Culture and heritage

Aboriginal heritage

Missions

Missions were set up in the 19th century, usually by clergy, to house, protect, and 'Christianise' local Aboriginal people. Using Christian texts to guide and justify their actions, missionaries encouraged Aboriginal people to move into mission settlements and join small European Christian communities.

Many Aboriginal people disliked the mission system, and started to demand their own land. The colonial government responded by setting up Aboriginal reserves or stations. Often, these had previously been mission settlements. The reserves had their own machinery, and farmed their own crops and livestock.

The three best-known 19th-century missions in NSW were Cumeragunja, Warangesda and Brewarrina. In 1893 these places were taken over by the government and run as stations or reserves. In 1911, at the height of the government's program of reserve lands, there were 115 reserves. Of these, 75 had been created because of Aboriginal demands for land.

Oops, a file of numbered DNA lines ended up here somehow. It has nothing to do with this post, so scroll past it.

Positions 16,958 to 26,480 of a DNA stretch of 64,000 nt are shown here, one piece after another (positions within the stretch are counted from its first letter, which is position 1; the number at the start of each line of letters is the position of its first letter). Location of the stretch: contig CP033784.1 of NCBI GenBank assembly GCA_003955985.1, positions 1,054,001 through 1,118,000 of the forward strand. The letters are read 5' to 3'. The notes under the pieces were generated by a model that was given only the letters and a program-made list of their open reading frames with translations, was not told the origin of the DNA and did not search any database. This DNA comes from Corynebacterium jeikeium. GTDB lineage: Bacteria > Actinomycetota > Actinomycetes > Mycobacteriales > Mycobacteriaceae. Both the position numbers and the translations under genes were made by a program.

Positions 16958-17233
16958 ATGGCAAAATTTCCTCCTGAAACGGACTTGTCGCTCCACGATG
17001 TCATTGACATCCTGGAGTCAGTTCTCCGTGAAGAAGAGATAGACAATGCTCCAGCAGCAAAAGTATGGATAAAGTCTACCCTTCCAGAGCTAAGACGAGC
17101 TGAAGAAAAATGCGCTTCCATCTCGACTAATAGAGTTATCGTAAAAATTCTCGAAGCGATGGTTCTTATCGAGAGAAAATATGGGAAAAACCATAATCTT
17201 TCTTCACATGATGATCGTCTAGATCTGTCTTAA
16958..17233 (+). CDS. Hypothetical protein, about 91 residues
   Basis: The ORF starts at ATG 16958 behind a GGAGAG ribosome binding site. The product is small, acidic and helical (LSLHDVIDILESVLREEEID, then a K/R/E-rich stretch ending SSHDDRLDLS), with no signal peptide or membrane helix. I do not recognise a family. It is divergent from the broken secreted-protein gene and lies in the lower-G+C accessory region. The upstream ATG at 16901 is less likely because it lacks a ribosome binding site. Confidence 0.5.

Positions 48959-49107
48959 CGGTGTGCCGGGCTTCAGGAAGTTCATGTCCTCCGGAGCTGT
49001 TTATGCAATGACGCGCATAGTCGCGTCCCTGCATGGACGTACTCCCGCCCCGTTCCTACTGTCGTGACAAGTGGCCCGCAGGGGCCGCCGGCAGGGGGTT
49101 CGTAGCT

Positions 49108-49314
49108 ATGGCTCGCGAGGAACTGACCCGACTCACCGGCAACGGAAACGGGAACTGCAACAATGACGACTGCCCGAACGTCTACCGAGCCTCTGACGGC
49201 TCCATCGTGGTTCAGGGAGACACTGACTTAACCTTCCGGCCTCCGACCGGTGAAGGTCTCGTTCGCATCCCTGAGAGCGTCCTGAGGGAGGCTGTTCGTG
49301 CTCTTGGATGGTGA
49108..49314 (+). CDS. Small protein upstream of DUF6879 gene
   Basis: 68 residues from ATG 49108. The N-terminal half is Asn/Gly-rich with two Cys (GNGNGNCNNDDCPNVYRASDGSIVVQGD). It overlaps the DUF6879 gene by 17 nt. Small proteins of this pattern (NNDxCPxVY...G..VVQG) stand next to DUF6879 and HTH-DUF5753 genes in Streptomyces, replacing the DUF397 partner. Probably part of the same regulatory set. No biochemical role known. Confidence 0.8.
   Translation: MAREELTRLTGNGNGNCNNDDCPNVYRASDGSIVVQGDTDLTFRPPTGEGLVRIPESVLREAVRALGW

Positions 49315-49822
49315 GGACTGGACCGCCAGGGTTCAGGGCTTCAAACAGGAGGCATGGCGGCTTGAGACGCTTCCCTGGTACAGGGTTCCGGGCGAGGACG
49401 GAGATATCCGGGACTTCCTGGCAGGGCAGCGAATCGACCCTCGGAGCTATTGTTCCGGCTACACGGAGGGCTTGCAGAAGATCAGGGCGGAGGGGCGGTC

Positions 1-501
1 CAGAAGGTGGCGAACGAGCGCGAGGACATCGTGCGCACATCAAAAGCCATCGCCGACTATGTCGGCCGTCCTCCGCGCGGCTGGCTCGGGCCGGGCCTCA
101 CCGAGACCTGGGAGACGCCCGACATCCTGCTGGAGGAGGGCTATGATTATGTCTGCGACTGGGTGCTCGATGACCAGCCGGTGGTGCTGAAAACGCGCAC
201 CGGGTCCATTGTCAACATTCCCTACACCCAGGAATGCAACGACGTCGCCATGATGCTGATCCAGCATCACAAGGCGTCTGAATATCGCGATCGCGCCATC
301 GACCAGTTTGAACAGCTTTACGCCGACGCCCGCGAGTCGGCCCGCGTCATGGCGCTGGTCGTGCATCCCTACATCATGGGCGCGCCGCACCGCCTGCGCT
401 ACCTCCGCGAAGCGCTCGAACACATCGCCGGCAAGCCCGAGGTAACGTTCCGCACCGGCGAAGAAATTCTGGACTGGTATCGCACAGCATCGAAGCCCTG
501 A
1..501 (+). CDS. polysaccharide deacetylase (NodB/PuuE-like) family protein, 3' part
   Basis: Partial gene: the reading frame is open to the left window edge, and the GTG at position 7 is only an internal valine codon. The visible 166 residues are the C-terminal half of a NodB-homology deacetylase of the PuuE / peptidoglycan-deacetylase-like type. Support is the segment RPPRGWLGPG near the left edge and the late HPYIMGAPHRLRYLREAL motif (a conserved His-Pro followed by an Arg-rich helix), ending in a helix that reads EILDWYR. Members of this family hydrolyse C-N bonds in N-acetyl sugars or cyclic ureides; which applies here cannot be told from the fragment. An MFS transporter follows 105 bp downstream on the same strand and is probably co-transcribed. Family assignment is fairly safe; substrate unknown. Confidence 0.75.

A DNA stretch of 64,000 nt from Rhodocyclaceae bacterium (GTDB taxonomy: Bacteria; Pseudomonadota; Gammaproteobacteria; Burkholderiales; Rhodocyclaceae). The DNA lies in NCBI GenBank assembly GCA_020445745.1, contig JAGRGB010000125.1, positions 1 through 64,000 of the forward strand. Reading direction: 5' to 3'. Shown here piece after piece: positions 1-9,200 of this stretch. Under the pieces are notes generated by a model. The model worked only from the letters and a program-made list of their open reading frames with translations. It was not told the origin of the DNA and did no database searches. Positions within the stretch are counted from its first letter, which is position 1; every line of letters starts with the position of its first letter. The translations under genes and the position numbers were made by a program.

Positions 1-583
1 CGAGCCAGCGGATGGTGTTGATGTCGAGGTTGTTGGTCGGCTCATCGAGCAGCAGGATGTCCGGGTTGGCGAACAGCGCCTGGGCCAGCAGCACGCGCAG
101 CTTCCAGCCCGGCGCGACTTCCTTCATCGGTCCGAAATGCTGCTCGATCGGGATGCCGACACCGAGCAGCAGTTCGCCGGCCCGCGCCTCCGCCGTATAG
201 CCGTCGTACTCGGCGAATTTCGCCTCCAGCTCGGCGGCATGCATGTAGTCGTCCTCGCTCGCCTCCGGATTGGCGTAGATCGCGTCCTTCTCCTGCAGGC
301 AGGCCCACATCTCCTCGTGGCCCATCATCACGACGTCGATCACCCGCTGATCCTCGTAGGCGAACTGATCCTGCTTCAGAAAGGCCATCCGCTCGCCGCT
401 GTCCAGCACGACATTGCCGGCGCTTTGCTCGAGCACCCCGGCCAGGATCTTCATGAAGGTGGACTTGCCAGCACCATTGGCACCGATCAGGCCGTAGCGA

The stories of missions and reserves tell of a time when Aboriginal nations had been devastated by disease, pastoral expansion and conflict. Aboriginal people were heavily restricted in their access to land and freedom of movement. Missions and reserves remain important today because of their ongoing use by Aboriginal people, and because of the deep and personal attachments many people still have to missions and reserves.

What people have said

If those who are accumulating wealth in the possession of this people's land, do not devote a portion of those riches for so noble, so just a cause [as the improvement of the lives of Aboriginal people], will not the cry of a brother's blood, occasioned too often to be shed through the thirst for wealth, encroaching on their native rights, ascend into the ears of Him who has said 'For the oppression of the poor, for the sighing of the needy, now will I arise?'

… N. Gunson 1974, Australian Reminiscences and Papers of L.E. Threlkeld, Missionary to the Aborigines, 1824-1859, Edited by Niel Gunson, Australian Aboriginal Studies No. 40, AIAS, Canberra: 194

More information and useful links



Pastoral heritage
See which parks used to be pastoral stations, and learn about the shared histories of the Aboriginal and non-Aboriginal people who lived and worked on them.

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Page last updated: 21 May 2013